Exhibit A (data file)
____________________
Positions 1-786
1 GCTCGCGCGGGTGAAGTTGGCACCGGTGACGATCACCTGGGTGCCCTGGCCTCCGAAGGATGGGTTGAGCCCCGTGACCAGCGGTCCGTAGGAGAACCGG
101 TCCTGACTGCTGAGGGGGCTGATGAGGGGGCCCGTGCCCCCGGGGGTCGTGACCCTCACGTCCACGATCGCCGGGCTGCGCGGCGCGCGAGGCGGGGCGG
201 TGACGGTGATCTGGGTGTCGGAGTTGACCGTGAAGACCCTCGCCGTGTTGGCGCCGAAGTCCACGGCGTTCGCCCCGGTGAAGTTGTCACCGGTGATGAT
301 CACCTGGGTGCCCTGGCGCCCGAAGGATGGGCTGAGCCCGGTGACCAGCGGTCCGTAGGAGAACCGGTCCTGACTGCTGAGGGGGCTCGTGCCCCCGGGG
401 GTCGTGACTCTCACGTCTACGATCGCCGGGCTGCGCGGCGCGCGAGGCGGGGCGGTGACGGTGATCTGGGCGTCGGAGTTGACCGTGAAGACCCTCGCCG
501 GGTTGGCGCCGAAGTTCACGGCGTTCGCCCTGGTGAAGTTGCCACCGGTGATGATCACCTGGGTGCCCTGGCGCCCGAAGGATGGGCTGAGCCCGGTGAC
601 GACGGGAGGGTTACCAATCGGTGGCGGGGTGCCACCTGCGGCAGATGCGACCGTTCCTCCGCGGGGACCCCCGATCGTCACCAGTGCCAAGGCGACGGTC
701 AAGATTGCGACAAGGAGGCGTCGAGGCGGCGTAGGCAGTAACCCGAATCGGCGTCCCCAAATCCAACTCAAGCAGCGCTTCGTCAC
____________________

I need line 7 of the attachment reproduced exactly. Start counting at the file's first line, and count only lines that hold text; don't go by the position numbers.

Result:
501 GGTTGGCGCCGAAGTTCACGGCGTTCGCCCTGGTGAAGTTGCCACCGGTGATGATCACCTGGGTGCCCTGGCGCCCGAAGGATGGGCTGAGCCCGGTGAC